Highly second the recommendations  of Max Ernst and Jim Woodring. 

  16. Justin Taylor

      I wrote an essay on the Codex Seraphinianus for The Believer a few years ago. You yourself are likely to find that it covers at least some familiar ground, but your students may find it a useful resource.  The complete essay is available online for free at the Believer website- . Hope this helps.

  17. Janice Lee

      Cool, thanks for this!

      And yes, my students always love the Codex. Last semester several students were inspired by the Codex reading and created their own amazing asemic codices for their final projects.

  18. Janice Lee

      Super cool, wasn’t familiar with her work before so am excited to be introduced to it now.

      And yes, decided to try adding infographics into the mix this semester (always do a little mixing and matching), especially since infographics are being circled around so readily on the internet and looked to as sources of information or evidence, with not enough analysis of the design or method itself.

      Your document design class sounds intriguing.

  19. Janice Lee

      This is great, thanks, will definitely link to your essay from our class blog.

  20. Peter Markus

      Derek White.

  21. M. Kitchell

      also to extend this so it’s not exclusively self-indulgence, most of the text from robbe-grillet’s books Topology of a Phantom City and Recollections of the Golden Triangle were originally sourced from collaborations he did with artists:  Jaspar Johns (The Target), Rene Magritte (La Belle Captive), Robert Rauschenberg (I don’t remember the title of this one b/c it’s impossible to get), 2x with David Hamilton (eng. titles Sisters & Dreams of a Young Girl) & Irina Ionesco (Temple Aux Miroirs)– not only are they inherently interesting in the interaction between text and image, but there’s the additional level of intertextuality brought between the individual books that include the images & the way they’re combined into assemblage novels missing the imagery.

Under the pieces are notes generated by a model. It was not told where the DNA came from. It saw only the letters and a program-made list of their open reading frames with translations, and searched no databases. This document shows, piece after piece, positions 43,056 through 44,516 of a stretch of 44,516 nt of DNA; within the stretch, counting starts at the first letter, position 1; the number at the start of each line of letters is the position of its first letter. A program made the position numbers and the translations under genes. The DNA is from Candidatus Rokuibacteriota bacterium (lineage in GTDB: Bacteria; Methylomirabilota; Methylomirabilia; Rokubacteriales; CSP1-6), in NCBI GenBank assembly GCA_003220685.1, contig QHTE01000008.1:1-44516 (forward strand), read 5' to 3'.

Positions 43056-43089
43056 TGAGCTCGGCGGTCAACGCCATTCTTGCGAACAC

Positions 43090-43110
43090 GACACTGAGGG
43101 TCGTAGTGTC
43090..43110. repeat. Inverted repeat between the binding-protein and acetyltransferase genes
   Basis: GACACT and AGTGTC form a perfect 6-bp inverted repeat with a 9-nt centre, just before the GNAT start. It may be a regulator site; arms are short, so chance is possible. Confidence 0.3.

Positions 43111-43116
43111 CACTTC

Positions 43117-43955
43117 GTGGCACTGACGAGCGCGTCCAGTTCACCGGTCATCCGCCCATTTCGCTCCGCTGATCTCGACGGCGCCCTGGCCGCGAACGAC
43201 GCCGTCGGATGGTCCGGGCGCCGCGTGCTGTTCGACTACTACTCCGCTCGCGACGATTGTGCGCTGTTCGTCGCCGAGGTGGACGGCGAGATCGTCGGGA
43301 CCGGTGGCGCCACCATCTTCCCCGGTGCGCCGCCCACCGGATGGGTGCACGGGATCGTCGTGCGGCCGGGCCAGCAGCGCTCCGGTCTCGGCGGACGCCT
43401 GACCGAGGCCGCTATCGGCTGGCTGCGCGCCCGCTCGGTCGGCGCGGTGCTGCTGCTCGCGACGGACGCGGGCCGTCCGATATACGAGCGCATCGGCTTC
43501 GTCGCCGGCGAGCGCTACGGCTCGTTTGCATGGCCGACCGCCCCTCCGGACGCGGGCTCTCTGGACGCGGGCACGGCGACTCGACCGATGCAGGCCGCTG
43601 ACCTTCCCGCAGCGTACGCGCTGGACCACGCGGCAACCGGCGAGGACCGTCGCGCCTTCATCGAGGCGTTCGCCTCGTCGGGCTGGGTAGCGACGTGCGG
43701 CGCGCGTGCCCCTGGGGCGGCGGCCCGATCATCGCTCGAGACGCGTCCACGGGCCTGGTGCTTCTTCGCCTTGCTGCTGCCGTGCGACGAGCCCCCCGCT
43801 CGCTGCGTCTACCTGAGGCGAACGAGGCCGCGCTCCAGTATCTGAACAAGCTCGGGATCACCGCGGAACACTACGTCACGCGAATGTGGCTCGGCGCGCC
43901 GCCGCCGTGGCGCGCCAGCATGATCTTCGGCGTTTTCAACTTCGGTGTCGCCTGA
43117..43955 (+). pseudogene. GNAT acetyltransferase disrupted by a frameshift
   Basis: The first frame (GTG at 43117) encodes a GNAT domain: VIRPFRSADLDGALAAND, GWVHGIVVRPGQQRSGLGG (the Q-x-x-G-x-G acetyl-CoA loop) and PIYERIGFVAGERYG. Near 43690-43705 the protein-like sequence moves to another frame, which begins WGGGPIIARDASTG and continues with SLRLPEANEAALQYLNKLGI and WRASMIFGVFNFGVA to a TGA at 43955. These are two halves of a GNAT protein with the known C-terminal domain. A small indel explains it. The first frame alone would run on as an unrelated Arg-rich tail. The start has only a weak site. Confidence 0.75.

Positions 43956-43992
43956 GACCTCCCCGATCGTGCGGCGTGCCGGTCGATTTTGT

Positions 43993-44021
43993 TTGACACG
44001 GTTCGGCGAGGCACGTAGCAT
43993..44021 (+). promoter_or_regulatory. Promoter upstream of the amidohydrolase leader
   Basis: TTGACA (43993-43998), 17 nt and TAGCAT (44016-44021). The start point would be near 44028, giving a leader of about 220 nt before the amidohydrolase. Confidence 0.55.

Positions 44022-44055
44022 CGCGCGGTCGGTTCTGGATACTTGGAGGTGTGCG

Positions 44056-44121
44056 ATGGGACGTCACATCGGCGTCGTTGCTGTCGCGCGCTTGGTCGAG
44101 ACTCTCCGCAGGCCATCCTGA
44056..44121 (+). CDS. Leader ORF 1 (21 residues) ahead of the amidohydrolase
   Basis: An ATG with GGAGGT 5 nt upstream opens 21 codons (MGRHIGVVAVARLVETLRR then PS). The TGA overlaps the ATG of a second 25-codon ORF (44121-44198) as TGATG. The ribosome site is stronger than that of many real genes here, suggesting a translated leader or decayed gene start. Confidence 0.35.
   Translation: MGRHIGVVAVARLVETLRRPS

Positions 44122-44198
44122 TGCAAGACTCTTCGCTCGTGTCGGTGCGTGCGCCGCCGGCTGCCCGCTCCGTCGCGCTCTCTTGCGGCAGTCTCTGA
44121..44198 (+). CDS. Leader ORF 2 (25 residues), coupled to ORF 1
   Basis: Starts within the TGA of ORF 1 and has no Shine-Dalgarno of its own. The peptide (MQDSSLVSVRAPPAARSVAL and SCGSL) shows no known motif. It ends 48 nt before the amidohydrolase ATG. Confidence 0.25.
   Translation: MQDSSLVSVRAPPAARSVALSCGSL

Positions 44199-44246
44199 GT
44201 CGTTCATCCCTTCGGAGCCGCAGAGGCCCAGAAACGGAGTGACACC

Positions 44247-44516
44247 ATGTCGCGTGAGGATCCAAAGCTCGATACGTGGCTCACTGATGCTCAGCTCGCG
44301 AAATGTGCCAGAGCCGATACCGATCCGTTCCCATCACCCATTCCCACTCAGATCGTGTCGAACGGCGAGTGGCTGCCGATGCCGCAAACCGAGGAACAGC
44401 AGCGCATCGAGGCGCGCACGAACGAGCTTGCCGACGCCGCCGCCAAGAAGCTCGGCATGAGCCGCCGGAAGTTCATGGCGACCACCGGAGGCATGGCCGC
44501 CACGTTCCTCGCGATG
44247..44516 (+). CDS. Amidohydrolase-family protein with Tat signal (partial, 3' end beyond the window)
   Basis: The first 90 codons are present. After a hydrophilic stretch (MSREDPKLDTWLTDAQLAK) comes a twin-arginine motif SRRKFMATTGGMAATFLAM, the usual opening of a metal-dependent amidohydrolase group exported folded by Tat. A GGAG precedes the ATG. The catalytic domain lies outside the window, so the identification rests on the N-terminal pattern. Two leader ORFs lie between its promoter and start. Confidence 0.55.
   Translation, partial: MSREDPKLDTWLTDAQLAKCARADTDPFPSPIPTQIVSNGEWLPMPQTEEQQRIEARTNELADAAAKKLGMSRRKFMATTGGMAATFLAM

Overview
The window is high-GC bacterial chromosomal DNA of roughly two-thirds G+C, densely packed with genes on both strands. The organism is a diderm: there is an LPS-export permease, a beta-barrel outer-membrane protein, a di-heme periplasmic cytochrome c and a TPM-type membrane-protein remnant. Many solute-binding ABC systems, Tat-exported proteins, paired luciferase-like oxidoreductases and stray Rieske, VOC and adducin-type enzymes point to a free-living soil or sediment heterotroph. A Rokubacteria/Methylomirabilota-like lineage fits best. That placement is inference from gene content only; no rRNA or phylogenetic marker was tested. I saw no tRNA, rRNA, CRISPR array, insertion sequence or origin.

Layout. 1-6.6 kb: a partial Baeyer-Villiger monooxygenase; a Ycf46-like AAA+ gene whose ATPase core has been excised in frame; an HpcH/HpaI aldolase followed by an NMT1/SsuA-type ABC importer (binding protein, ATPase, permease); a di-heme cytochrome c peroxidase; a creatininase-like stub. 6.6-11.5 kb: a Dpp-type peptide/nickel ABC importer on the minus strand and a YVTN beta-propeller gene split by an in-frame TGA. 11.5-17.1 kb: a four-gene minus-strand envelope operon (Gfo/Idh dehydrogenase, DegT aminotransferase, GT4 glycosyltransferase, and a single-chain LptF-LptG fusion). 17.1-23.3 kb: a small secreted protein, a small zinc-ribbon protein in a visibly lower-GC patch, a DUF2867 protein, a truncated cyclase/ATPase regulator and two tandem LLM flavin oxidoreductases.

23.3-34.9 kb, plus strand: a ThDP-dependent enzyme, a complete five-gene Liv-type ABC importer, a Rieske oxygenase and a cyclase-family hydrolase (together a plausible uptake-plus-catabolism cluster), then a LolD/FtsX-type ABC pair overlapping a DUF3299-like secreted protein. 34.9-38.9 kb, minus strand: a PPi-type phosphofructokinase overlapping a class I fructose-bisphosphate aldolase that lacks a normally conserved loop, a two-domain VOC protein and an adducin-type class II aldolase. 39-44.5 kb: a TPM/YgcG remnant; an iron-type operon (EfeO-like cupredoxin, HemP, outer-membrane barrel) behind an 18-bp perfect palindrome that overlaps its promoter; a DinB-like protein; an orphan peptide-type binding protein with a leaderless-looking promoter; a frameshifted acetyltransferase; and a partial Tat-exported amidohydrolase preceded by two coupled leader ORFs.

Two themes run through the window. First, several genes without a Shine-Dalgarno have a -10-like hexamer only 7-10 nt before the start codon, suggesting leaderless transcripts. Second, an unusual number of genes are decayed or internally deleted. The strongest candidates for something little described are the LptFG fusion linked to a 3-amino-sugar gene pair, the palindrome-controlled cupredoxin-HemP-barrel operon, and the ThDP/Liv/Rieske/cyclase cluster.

22. the Man without Fear

      Some illustrated William Blake poetry would work well.

      Coming Through Slaughter

      Critical texts: Ways of Seeing, Hollywood Flatlands, ImageText (

      anything by Frank Miller


      Really innovative and imaginative early comics: Carl Barks’ Donald Duck and Scrooge McDuck and Tintin (…

  23. andrew

      mcdonald’s tray liners, etc.

  24. baltimore bb

      you may be interested in some of the collaborations between kiki smith and mei mei berssenbrugge.

      also nedko solakov’s brilliant 99 fears

      the work of stefan sagmeister?

  25. mimi

      always always thrilled to see ‘coming through slaughter’ get a mention

      you know what i just recently found out by googling my grandpa’s name ? ?
      that he was one of the (mostly likely hundreds of) uncredited young cartoonists right out of art school that worked on disney’s ‘fantasia’ – he worked on ‘the dinosaur scene’ –

      he was a cartoonist and animator (uncredited) who made a living for years working on (other owner’s) syndicated cartoons – real old skool – would love to be able to pick his brain now . . . hours and hours drawing others’ visions . . . 

  26. Runkle Matt

      Bruno Schulz: William Blake; Raymond Pettibon; Kenneth Patchen. Thanks for posting your reading list — it looks awesome!

  27. herocious
  28. gina